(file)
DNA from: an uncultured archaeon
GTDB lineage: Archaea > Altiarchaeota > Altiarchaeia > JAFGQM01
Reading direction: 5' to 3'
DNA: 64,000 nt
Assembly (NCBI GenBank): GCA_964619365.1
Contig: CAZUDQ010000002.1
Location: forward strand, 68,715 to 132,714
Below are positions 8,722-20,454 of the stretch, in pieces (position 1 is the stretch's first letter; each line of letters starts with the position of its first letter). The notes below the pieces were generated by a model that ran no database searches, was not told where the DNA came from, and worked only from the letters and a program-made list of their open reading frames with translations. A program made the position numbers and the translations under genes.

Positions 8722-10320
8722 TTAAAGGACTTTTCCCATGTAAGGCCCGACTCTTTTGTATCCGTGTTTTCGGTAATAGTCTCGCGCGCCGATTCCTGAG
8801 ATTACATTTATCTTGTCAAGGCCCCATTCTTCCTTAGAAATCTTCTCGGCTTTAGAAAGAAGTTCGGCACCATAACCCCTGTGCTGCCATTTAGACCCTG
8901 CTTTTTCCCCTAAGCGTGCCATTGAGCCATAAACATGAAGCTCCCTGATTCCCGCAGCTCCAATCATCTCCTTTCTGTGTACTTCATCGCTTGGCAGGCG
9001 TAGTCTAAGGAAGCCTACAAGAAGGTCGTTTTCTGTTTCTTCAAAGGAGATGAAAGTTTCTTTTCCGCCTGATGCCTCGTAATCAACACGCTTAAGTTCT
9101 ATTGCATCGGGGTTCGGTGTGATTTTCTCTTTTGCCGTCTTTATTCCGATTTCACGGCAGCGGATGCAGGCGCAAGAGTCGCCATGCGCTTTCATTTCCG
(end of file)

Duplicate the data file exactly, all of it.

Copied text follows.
DNA from: an uncultured archaeon
GTDB lineage: Archaea > Altiarchaeota > Altiarchaeia > JAFGQM01
Reading direction: 5' to 3'
DNA: 64,000 nt
Assembly (NCBI GenBank): GCA_964619365.1
Contig: CAZUDQ010000002.1
Location: forward strand, 68,715 to 132,714
Below are positions 8,722-20,454 of the stretch, in pieces (position 1 is the stretch's first letter; each line of letters starts with the position of its first letter). The notes below the pieces were generated by a model that ran no database searches, was not told where the DNA came from, and worked only from the letters and a program-made list of their open reading frames with translations. A program made the position numbers and the translations under genes.

Positions 8722-10320
8722 TTAAAGGACTTTTCCCATGTAAGGCCCGACTCTTTTGTATCCGTGTTTTCGGTAATAGTCTCGCGCGCCGATTCCTGAG
8801 ATTACATTTATCTTGTCAAGGCCCCATTCTTCCTTAGAAATCTTCTCGGCTTTAGAAAGAAGTTCGGCACCATAACCCCTGTGCTGCCATTTAGACCCTG
8901 CTTTTTCCCCTAAGCGTGCCATTGAGCCATAAACATGAAGCTCCCTGATTCCCGCAGCTCCAATCATCTCCTTTCTGTGTACTTCATCGCTTGGCAGGCG
9001 TAGTCTAAGGAAGCCTACAAGAAGGTCGTTTTCTGTTTCTTCAAAGGAGATGAAAGTTTCTTTTCCGCCTGATGCCTCGTAATCAACACGCTTAAGTTCT
9101 ATTGCATCGGGGTTCGGTGTGATTTTCTCTTTTGCCGTCTTTATTCCGATTTCACGGCAGCGGATGCAGGCGCAAGAGTCGCCATGCGCTTTCATTTCCG